Your credit score and your credit report are two different things.
A credit report is information about your credit activity. This information from lenders is used to calculate your FICO® (Fair Isaac and Company) score. FICO® scores range from 300 to 850, with a higher number indicating a better score. Lenders use this credit score to evaluate your creditworthiness, or your ability to repay a loan. A higher score means you are a lower credit risk so companies will charge you less to borrow money. You can obtain your score from the credit bureaus, generally for a small fee.
So what is considered a "good" credit score?
Mortgage News Daily assesses scores as follows:
750-850 – Excellent
720-750 – Good-Excellent
690-720 – Good
620-690 – Fair
300-619 – Poor
Learn more about credit scores from myFICO.
What factors make up your credit score?
There are essentially five categories of information that comprises your credit score.
|Age of Accounts||15%|
|Types of Credit In Use||10%|
The most important factor is your payment history, that is, if you pay your bills in a timely manner. Late payments, collections actions and bankruptcy filings all have a very negative impact on your credit score.
The amounts owed is the next largest factor in determining your score. Both the amount of debt you are carrying and the credit to debt ratio are taken into consideration. If you are maxed out on a credit card, or close to it, that could count against you. Owing $2900 on a credit card with a $3000 limit will impact your credit score more negatively than carrying a $2900 balance on a credit card with a $5000 line of credit.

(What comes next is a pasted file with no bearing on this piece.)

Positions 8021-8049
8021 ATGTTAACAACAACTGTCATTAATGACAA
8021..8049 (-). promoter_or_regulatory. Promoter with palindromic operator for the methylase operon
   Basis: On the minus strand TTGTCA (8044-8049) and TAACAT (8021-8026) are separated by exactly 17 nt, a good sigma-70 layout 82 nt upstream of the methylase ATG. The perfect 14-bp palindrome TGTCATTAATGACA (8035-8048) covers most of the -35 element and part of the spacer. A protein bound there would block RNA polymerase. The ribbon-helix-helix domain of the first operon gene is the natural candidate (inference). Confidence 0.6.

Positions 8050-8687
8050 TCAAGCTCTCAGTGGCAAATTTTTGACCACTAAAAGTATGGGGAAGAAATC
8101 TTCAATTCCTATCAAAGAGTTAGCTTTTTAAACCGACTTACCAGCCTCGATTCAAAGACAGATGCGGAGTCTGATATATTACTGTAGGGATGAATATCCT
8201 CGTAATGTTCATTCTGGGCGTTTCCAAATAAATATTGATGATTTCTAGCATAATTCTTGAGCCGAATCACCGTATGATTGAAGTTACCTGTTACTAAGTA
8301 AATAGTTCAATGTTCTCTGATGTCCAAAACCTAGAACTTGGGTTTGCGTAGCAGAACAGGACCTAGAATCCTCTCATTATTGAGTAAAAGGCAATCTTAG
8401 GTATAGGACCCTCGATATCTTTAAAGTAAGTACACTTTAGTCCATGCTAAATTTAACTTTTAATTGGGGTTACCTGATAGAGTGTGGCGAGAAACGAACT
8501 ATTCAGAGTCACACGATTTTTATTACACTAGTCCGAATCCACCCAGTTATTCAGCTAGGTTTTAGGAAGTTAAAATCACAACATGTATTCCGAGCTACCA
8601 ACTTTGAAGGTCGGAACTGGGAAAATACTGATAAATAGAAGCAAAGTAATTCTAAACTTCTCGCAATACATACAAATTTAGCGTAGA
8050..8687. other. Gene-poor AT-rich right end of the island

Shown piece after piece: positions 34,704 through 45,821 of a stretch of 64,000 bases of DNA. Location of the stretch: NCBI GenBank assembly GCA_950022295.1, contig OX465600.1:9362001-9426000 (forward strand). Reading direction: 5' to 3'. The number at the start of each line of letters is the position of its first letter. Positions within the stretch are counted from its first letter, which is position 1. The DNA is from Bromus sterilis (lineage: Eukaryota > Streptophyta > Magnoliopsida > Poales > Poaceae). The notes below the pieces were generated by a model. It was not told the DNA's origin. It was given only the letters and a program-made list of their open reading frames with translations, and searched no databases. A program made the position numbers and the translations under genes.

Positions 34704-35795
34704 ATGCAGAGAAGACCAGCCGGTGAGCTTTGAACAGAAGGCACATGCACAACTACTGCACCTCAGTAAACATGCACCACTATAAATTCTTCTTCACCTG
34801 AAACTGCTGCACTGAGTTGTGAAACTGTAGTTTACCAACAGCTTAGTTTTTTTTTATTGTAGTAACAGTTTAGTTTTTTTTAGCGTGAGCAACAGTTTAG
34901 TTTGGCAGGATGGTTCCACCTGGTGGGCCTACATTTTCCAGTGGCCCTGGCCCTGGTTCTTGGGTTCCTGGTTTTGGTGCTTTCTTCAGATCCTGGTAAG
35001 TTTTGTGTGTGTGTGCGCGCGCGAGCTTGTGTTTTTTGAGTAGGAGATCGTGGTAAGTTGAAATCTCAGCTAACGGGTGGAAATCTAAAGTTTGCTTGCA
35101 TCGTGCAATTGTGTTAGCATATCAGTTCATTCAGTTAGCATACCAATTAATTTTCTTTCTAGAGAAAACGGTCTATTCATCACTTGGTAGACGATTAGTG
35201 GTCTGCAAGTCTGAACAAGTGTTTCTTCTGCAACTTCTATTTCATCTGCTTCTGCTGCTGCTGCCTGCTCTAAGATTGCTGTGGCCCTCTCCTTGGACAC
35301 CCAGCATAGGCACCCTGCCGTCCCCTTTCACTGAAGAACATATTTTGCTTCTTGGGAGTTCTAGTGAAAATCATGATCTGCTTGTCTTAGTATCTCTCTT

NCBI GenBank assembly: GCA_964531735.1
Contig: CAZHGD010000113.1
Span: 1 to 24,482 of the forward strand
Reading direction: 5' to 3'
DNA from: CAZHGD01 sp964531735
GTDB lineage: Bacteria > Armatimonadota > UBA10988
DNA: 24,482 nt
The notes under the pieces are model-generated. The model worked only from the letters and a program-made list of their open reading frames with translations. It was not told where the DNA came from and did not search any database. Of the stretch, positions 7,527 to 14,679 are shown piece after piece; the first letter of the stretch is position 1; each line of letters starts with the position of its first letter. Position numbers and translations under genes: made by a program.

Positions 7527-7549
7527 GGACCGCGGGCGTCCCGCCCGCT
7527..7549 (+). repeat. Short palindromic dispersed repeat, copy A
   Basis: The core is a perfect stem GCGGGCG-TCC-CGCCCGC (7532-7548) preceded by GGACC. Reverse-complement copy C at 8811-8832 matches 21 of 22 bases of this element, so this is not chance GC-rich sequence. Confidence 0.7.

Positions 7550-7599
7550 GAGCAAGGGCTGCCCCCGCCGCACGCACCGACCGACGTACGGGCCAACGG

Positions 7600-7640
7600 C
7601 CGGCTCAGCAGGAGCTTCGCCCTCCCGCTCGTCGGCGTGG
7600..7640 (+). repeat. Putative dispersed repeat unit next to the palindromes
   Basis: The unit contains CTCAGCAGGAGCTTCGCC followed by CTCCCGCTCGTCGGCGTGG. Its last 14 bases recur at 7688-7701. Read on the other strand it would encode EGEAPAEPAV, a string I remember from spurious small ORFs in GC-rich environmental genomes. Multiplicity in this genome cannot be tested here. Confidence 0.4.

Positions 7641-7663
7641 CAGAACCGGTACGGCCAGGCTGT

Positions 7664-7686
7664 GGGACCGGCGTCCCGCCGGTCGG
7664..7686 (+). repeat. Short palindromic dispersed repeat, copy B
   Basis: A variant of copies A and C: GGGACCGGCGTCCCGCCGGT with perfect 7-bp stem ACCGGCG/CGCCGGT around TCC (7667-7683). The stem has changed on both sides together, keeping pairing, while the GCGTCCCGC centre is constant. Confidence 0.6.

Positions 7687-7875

Credit bureaus also consider the age of your credit accounts, whereby the older the account the better it is for your score. For that reason, it is not always a good idea to cancel an account once you have paid off the balance in full. If you have had that credit card for awhile, you might want to just cut up the card but leave the account open.
Every time you apply for a credit card or loan the creditor or financial institution requests to see a copy of your credit report. Each such request is considered an "inquiry". Too many inquiries can hurt your credit score.
Another factor that plays into your credit score are the types of credit in use or account diversity. Having both "installment loans" (e.g. mortgages, car loans, etc.) and "revolving credit" (e.g. credit cards) helps your score.